Ohio taxpayer opposes sending fine to Conn. school
CANTON, Ohio (AP) — A taxpayer is challenging an Ohio judge's decision that a $5,000 fine paid by a former high school basketball coach who videotaped boys in a locker room shower should go to a Connecticut community where 20 first-graders and six educators died.
The challenge, arguing that fines should go to the county under Ohio law, was sent Wednesday to the Stark County prosecutor by Craig Conley, an attorney representing resident Thomas Marcelli on behalf of county taxpayers. Their letter asked the prosecutor to take legal action against the judge to recover the money, plus interest, and ensure it is paid to the county.
Conley's letter said he wasn't aware of state law allowing for such a fine to go toward a fund other than the county's general fund, and he cited two previous cases in which he said a state appeals court found lower courts didn't have the authority to direct fine payments to charities and other entities.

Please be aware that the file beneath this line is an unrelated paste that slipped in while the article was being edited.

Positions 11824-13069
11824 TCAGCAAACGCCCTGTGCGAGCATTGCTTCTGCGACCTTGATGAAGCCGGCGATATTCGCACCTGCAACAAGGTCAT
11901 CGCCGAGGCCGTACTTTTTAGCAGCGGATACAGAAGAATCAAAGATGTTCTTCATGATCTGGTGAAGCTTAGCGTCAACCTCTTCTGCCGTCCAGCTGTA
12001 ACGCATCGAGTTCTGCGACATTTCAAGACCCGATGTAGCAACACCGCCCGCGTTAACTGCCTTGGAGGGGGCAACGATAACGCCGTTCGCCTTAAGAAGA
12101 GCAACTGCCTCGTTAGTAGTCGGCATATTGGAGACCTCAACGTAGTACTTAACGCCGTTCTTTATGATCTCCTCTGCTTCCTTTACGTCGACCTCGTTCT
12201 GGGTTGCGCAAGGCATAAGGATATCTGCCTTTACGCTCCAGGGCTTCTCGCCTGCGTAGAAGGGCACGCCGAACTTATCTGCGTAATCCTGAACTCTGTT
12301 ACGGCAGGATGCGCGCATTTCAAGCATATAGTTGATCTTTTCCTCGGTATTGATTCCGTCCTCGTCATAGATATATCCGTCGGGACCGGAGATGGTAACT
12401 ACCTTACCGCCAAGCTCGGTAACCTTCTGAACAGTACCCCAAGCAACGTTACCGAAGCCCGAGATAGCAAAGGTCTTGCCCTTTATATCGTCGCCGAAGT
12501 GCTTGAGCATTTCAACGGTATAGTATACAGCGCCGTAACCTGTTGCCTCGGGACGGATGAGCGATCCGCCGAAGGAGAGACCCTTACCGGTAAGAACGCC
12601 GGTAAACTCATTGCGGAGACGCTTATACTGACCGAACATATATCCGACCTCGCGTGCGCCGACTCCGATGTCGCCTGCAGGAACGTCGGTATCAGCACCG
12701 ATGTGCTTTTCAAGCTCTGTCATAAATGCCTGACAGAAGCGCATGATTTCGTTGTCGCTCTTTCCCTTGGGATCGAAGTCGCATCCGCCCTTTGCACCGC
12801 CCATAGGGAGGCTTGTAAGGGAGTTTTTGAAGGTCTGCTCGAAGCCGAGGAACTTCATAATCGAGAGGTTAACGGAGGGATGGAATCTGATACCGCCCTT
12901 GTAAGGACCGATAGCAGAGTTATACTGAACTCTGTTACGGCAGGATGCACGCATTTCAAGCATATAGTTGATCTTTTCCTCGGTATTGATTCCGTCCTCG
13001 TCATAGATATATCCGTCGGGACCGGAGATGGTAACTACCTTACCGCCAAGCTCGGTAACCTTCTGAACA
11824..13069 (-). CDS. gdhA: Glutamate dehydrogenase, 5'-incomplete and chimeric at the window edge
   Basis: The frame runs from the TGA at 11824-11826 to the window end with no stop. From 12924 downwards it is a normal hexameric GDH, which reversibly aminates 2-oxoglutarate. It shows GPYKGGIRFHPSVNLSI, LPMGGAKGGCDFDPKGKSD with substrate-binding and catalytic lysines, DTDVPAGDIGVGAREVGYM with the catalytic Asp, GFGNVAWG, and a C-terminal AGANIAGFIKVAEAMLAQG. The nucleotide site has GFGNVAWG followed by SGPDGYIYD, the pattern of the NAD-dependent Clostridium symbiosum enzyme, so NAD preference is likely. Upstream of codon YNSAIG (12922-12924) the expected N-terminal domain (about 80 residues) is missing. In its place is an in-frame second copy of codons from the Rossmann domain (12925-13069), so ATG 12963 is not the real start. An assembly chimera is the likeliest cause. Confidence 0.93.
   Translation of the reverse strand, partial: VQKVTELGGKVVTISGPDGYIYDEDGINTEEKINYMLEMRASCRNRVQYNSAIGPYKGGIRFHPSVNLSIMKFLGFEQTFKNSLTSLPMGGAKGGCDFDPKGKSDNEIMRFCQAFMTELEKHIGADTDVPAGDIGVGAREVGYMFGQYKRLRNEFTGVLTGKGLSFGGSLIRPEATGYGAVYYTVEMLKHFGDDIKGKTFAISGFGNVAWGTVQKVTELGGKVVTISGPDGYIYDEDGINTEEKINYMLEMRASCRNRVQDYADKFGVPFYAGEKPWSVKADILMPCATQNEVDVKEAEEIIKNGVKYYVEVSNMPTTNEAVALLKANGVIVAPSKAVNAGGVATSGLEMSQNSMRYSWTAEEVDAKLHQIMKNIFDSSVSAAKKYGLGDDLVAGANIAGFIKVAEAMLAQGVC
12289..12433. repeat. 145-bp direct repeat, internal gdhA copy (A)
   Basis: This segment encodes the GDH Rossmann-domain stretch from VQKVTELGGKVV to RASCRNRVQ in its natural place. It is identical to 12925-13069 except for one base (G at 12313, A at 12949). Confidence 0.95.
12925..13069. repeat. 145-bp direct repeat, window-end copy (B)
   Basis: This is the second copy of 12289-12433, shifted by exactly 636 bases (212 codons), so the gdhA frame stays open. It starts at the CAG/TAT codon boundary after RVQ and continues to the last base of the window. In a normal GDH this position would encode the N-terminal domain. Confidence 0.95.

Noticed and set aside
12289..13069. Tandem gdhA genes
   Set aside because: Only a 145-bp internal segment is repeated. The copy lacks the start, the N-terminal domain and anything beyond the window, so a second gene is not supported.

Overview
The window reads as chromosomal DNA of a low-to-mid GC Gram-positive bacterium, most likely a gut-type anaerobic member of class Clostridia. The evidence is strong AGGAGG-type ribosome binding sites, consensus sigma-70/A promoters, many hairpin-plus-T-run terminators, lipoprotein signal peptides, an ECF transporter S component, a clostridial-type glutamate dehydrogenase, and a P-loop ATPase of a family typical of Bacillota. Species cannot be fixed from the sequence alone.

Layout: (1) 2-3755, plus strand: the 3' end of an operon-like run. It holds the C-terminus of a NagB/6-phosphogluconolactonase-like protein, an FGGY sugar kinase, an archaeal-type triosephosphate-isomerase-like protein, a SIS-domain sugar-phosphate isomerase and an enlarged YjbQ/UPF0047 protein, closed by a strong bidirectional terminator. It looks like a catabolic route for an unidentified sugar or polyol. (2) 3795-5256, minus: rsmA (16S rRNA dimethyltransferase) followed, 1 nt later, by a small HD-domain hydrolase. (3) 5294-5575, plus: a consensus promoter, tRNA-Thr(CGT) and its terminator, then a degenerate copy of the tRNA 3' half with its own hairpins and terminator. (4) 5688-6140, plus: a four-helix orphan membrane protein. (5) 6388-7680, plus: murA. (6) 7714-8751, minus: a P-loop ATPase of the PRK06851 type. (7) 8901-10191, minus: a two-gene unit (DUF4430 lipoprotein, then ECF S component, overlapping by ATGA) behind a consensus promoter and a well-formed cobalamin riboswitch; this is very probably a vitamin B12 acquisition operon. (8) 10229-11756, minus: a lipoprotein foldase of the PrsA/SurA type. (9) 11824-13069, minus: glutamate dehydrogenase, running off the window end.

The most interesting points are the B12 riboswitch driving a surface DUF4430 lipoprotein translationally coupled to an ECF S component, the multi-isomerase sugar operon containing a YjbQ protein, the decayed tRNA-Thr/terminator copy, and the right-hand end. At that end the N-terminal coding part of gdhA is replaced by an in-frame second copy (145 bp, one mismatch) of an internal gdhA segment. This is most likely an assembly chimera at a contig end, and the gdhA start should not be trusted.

The letter didn't further explain the motivation for the challenge. An after-hours message was left with Conley's office.
A week after the Connecticut elementary school shooting, Stark County Common Pleas Judge Frank Forchione sentenced coach Scott Studer to 15 years in prison and issued instructions for the $5,000 fine, saying he hoped some good could come from Studer's crimes.
More than 70 boys were identified on the tapes made since 2005 at Jackson High School near Canton, where Studer coached the freshman boys basketball team.
The judge said Wednesday that he will review the taxpayer's concerns about the fine.
Studer's attorney, Jim Haupt, said he was aware of the challenge but declined to comment on it.
Conley asked John Ferrero, who led the coach's prosecution, to recuse himself and seek an out-of-county prosecutor to handle the fine issue. A message was left for Ferrero.